Jeff Lewis files Opening Brief in First Amendment Appeal Challenging Misuse of California’s Anti-Harassment Statute, Code of Civil Procedure, Section 527.6

Jeff Lewis is representing a party restrained under California’s Civil Harassment Restraining statute, Code of Civil Procedure, section 527.6. The appeal is now pending against personal injury attorney Dan Dunbar in the second District Court of Appeal. Section 527.6 was intended to protect victims of violent stalking but in the case of Dan Dunbar, the law was misused to prevent the restrained party from speaking the truth about criminal drug convictions and a jail sentence imposed upon Palos Verdes Estates resident Cindy Dunbar. The order issued by Judge Gary Tanaka is an unlawful prior restraint in violation of the restrained party’s First Amendment rights because it purports to restrict him from speaking or writing truthfully about the drug convictions and nursing license surrender proceedings involving Dan Dunbar‘s wife, Cynthia Dunbar. Jeff Lewis agreed to represent the restrained party in this case because he has witnessed a trend of increased restraining orders issued not to prevent violence but instead to silence defendants or to improperly restrain persons who have not committed or threatened violence or harassment. You can access the brief filed in this case here.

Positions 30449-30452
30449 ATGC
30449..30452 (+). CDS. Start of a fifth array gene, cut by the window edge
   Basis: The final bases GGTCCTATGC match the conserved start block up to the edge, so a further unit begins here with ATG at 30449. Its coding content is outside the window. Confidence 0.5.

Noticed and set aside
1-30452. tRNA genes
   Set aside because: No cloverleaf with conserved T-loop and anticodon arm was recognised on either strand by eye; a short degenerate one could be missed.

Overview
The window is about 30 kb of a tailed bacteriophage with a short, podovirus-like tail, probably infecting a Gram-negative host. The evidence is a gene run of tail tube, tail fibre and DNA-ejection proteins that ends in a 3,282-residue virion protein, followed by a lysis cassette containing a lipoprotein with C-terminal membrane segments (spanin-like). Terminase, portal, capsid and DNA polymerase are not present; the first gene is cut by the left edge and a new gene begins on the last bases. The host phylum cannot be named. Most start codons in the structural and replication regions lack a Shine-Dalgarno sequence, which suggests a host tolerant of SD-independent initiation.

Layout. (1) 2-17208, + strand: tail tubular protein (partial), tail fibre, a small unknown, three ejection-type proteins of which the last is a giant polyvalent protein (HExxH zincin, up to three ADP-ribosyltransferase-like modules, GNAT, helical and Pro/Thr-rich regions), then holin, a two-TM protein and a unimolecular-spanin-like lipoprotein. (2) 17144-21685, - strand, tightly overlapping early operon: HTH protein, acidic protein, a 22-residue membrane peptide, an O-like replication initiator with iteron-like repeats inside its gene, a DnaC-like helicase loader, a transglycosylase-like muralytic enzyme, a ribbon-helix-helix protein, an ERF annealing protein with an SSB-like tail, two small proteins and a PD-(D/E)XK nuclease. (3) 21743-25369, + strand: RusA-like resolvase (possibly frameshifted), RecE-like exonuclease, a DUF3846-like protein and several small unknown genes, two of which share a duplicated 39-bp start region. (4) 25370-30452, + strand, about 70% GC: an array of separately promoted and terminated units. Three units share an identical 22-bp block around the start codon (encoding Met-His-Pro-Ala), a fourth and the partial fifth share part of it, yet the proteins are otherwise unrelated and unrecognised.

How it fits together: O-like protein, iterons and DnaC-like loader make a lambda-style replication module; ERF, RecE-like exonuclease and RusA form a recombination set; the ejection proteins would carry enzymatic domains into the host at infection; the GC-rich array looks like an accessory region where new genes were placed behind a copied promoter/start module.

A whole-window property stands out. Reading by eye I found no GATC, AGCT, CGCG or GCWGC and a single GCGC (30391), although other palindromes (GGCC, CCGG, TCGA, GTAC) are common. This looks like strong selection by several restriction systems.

Court of Appeal Denies Rehearing of Parkland Appeal

In January, the Second District Court of Appeal issued its opinion about the validity of the property deed restrictions and the propriety of the 2012 sale of parkland in Palos Verdes Estates. The Palos Verdes Homes Association filed a Petition for Rehearing asking the same three appellate justices who decided the case to change their mind. Today that request for a rehearing was denied. In addition, the Court of Appeal strengthened its earlier decision by adding the following footnote to the opinion on the validity of the deeds:

The Association argues that it had the right to transfer the parkland to the Luglianis because this original declaration was never properly amended. But, the Chairman of the Association’s board expressly consented to the terms of the 1940 deed. By expressly agreeing to those terms, the Association cannot now argue that Bank of America had no power to include them.

 

Court Orders PV Homes Association to Count Votes

For some time, an organization named “Residents for Open Board Elections” or “ROBE” has been attempting to get the Palos Verdes Homes Association to allow votes to be counted in the annual election to determine the members of the Board of Directors. The PV Homes Association’s long standing practice is not to count the votes and simply vote to re-appoint themselves as board members. As indicated in an article by the Daily Breeze, the Los Angeles Superior Court has ordered the board to count the votes:

A Los Angeles Superior Court judge has ordered the Palos Verdes Homes Association to unseal and tally ballots cast in its recent board election even though the group considers them invalid.